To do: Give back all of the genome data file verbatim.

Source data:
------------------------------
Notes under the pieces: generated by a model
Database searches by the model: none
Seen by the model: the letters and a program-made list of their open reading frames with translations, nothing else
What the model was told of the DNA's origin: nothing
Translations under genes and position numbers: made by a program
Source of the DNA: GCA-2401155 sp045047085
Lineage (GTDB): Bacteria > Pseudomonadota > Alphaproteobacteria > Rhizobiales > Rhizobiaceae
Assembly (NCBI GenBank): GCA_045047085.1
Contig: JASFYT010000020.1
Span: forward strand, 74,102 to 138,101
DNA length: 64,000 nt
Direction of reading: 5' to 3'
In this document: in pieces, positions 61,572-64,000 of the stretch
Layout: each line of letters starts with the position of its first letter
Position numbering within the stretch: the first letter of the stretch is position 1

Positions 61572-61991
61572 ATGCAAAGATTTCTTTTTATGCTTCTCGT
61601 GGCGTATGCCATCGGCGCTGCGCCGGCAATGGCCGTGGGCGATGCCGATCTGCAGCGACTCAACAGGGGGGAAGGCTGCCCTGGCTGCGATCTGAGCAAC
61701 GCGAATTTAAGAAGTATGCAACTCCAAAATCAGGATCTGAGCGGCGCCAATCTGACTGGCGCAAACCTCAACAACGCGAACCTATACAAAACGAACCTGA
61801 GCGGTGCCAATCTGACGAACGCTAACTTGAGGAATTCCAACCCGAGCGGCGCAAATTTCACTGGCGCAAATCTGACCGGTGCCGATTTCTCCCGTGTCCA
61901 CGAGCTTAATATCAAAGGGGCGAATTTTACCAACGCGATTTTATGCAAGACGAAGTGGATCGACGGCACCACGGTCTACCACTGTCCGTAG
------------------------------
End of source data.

Notes under the pieces: generated by a model
Database searches by the model: none
Seen by the model: the letters and a program-made list of their open reading frames with translations, nothing else
What the model was told of the DNA's origin: nothing
Translations under genes and position numbers: made by a program
Source of the DNA: GCA-2401155 sp045047085
Lineage (GTDB): Bacteria > Pseudomonadota > Alphaproteobacteria > Rhizobiales > Rhizobiaceae
Assembly (NCBI GenBank): GCA_045047085.1
Contig: JASFYT010000020.1
Span: forward strand, 74,102 to 138,101
DNA length: 64,000 nt
Direction of reading: 5' to 3'
In this document: in pieces, positions 61,572-64,000 of the stretch
Layout: each line of letters starts with the position of its first letter
Position numbering within the stretch: the first letter of the stretch is position 1

Positions 61572-61991
61572 ATGCAAAGATTTCTTTTTATGCTTCTCGT
61601 GGCGTATGCCATCGGCGCTGCGCCGGCAATGGCCGTGGGCGATGCCGATCTGCAGCGACTCAACAGGGGGGAAGGCTGCCCTGGCTGCGATCTGAGCAAC
61701 GCGAATTTAAGAAGTATGCAACTCCAAAATCAGGATCTGAGCGGCGCCAATCTGACTGGCGCAAACCTCAACAACGCGAACCTATACAAAACGAACCTGA
61801 GCGGTGCCAATCTGACGAACGCTAACTTGAGGAATTCCAACCCGAGCGGCGCAAATTTCACTGGCGCAAATCTGACCGGTGCCGATTTCTCCCGTGTCCA
61901 CGAGCTTAATATCAAAGGGGCGAATTTTACCAACGCGATTTTATGCAAGACGAAGTGGATCGACGGCACCACGGTCTACCACTGTCCGTAG